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Low Serum Vitamin B12 is Common in Celiac Disease and is not due to Autoimmune Gastritis

Eur J Gastroenterol Hepatol. 2002 Apr;14(4):425-7. Related Articles, Links

Celiac.com 07/30/2004 - The following abstract of a study that was done in 2002 emphasizes the importance of vitamin supplementation in the treatment of many celiacs:

Dickey W. - Department of Gastroenterology, Altnagelvin Hospital, Londonderry BT47 6SB, Northern Ireland.

OBJECTIVE: Although coeliac disease is a disorder of the proximal small bowel, associated vitamin B12 deficiency has been reported. This study aimed to assess the prevalence of B12 deficiency in a large series of coeliac patients, and to exclude the possibility that it is due to associated autoimmune gastritis.

DESIGN: Prospective routine measurement of serum B12 in coeliac patients, with investigations for pernicious anaemia/autoimmune gastritis in B12-deficient patients.

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SETTING: Gastroenterology department of a large district general hospital.

INTERVENTIONS: If they were not taking vitamin B12 supplements already, patients had serum B12 measured before starting dietary gluten exclusion. Those with low levels also had gastric biopsies taken and plasma gastrin and serum gastric parietal cell and intrinsic factor antibodies measured.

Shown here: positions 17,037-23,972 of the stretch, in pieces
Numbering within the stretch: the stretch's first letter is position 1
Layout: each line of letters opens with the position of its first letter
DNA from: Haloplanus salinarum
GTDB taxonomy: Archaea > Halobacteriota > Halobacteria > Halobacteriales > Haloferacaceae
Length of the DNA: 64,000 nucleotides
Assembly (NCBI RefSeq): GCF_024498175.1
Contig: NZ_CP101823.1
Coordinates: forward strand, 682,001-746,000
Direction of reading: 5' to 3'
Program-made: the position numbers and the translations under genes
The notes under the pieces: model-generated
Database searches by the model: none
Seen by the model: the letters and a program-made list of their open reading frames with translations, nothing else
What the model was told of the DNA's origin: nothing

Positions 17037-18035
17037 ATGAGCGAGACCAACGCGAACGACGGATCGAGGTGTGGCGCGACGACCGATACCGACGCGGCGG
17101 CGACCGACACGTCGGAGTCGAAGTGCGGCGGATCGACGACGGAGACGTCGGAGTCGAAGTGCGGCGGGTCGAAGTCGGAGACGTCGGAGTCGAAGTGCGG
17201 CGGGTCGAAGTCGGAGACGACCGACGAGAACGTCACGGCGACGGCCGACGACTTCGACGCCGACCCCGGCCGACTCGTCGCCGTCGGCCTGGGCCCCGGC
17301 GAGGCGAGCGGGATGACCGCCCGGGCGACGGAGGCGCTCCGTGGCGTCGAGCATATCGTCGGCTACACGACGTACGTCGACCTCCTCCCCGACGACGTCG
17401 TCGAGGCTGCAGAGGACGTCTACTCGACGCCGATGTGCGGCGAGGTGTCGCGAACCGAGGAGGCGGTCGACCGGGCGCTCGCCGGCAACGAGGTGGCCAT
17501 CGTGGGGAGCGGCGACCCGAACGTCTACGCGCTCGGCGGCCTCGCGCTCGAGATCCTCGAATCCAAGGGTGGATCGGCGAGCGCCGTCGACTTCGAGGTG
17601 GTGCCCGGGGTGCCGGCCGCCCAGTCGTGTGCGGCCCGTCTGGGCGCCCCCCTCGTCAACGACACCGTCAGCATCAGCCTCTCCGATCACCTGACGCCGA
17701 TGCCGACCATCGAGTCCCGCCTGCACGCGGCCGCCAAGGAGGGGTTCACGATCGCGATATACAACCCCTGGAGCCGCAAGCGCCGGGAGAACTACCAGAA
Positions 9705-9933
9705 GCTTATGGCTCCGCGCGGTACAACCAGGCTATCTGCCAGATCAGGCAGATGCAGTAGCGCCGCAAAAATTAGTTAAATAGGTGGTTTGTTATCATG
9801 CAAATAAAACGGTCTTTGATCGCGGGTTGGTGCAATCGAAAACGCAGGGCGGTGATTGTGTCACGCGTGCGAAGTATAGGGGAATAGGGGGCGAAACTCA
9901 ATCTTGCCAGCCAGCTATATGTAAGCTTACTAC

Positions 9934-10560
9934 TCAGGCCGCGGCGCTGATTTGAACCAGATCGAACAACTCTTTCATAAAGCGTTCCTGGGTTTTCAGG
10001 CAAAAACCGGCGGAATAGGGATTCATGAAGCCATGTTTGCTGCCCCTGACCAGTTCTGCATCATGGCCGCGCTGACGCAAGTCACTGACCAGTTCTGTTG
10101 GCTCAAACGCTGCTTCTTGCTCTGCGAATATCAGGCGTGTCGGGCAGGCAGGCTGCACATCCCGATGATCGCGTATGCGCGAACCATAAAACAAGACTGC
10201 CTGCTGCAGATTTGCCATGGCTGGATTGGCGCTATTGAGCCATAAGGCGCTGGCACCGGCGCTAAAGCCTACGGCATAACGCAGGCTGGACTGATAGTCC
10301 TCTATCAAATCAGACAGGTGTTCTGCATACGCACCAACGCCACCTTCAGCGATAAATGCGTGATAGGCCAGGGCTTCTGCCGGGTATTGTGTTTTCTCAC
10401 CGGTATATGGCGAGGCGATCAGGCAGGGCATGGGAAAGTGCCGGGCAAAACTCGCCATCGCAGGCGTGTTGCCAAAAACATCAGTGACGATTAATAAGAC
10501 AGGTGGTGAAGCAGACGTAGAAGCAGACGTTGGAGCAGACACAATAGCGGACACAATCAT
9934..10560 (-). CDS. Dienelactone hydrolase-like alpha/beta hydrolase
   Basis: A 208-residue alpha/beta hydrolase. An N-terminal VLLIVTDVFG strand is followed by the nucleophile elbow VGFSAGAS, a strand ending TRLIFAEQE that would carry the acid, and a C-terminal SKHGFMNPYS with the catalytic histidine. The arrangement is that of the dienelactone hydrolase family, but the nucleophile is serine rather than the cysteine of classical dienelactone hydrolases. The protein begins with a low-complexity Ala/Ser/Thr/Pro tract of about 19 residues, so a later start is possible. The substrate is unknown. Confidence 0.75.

MAIN OUTCOME MEASURES: Prevalence of low serum B12, and presence or absence of indicators of pernicious anaemia/autoimmune gastritis in patients with low serum B12.

RESULTS: Of 159 patients, 13 had low serum B12 at diagnosis. A further six had been receiving B12 replacement therapy for 3-37 years before diagnosis, giving an overall prevalence of 12% (19 patients). Only 2/19 patients had gastric corpus atrophy, one with intrinsic factor antibodies and the other with hypergastrinaemia. There was no relationship between low B12 and clinical characteristics.

CONCLUSIONS: Low B12 is common in coeliac disease without concurrent pernicious anaemia, and may be a presenting manifestation. B12 status should be known before folic acid replacement is started.

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